A 480V 3phase squirrelcage motor is a common piece of equipment in many facilities Shutterstock/Theerawut_SS

A 480V, 3-phase, squirrel-cage motor is a common piece of equipment in many facilities.

Motor Nameplate Current vs. NEC Full Load Current Values

Let’s explain the differences between the two options.

When sizing circuit breakers, fuses, and conductors for a general AC motor branch circuit, National Electrical Code (NEC) Sec. 430.6(A)(1) stipulates that the currents indicated in the current tables at the end of Art. 430 must be used to determine the ratings instead of the actual nameplate current rating. Do you know why we can’t use the nameplate rating of motors when making these calculations? If we did, it would typically result in smaller branch-circuit, short-circuit, and ground-fault protective devices and conductors.

The full-load current values for NEMA motor horsepower ratings found in Tables 430.248, 430.249, and 430.250 are typically higher than the nameplate value found on the actual motor. The table value ensures that no matter what motor is installed, the conductor and branch-circuit, short-circuit, and ground-fault protective devices are sized to safely operate the motor.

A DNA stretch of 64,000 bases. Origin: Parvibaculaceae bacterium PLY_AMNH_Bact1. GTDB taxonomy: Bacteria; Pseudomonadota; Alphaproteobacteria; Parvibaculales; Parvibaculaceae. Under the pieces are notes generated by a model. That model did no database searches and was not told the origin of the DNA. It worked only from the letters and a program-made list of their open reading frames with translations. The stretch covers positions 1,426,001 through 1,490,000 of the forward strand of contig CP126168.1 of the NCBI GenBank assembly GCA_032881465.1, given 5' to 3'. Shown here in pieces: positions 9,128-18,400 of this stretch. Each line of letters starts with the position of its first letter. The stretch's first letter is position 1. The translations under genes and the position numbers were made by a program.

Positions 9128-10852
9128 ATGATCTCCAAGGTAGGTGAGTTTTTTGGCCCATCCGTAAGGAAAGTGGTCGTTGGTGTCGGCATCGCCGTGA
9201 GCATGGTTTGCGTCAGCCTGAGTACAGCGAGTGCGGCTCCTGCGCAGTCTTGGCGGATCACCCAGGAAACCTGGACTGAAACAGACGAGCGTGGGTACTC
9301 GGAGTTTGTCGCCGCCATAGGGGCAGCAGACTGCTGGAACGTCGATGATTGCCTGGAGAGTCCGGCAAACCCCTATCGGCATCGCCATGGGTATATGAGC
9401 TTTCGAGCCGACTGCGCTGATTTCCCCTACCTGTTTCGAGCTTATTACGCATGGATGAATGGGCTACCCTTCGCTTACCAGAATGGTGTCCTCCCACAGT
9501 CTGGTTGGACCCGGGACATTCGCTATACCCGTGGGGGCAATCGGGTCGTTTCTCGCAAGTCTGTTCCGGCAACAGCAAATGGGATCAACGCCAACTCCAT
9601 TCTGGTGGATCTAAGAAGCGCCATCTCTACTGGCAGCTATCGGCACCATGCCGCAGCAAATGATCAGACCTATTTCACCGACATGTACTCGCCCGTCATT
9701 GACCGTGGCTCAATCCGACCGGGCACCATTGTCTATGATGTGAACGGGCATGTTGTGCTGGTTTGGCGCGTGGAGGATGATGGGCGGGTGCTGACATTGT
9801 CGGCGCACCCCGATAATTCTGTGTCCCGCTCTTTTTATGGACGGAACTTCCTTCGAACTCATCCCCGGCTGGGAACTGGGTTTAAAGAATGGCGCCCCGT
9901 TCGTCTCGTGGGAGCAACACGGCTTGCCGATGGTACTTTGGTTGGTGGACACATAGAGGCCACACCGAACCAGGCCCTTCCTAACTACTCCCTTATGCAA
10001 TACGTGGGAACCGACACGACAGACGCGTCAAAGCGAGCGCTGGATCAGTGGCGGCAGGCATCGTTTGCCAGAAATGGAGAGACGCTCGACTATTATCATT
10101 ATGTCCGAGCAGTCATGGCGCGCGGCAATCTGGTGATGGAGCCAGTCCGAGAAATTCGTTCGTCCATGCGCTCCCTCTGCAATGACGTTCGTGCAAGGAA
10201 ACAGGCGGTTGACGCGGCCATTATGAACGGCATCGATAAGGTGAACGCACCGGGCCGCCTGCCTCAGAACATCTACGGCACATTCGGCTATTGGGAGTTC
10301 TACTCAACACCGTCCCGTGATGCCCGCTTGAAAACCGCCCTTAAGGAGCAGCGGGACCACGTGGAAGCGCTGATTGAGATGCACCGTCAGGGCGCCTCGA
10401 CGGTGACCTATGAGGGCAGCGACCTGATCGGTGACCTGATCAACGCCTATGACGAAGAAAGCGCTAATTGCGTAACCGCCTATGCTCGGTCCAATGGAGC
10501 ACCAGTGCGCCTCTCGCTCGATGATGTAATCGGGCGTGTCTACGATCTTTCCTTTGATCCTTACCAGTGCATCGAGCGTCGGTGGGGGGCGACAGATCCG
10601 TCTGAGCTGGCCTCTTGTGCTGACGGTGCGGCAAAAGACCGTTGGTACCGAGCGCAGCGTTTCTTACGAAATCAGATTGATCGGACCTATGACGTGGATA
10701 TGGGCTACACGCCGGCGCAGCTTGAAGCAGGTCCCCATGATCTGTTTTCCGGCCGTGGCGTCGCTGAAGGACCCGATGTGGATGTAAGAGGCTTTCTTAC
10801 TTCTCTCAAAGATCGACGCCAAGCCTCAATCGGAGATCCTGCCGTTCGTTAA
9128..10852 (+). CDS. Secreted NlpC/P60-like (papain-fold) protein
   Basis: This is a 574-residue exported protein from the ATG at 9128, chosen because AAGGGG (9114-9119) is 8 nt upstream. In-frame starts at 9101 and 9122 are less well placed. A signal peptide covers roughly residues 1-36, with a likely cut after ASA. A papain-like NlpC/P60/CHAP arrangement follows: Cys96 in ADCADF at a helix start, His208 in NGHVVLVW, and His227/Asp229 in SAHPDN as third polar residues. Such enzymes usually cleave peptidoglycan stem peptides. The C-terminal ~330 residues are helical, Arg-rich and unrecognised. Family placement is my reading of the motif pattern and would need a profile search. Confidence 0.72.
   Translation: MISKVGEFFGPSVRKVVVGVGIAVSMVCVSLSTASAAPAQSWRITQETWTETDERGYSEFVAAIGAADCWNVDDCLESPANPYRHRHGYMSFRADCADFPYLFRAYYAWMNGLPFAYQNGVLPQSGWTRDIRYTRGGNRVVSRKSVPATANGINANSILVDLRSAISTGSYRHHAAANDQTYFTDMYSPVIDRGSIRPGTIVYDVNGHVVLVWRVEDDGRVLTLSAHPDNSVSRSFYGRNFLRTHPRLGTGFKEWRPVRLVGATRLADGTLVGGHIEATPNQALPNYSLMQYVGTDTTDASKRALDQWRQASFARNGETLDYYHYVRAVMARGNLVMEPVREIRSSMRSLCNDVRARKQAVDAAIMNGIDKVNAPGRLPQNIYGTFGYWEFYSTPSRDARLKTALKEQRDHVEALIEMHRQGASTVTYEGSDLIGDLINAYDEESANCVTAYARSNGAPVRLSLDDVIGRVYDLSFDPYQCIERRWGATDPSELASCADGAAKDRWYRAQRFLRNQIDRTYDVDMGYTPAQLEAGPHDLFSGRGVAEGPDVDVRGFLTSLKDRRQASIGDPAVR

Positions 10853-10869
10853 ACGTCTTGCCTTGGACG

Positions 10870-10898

For example, the nameplate rating of a 480V, 3-phase, 50-hp motor may only be 60A, taking into account the lowest running power factor and efficiency level. However, the NEC table value is 65A. The table values account for a power factor (PF) and efficiency level somewhere less than 100% (among other characteristics) between different motors. Remember, a motor’s PF and efficiency will vary with the mechanical load applied. An under-loaded squirrel cage motor has a lower PF; whereas, a highly loaded motor has a higher PF.

To illustrate this concept, let’s take a 50-hp motor at 100% PF and 100% efficiency and solve for current.

A quick check of the NEC table, however, indicates that we should be using a value of 65A.

Why is the NEC value nearly 20A more than our calculated value? Let’s run through the calculation again using a 0.85 PF and a 0.85 efficiency.

As you can see, this result is much closer to the NEC table value. Do you know why? This tells us that the current values shown in the NEC tables already factor in some level of PF and efficiency.

While branch-circuit, short-circuit, and ground-fault protective devices and conductors must use the NEC table current values, thermal overloads should be calculated using actual nameplate data.

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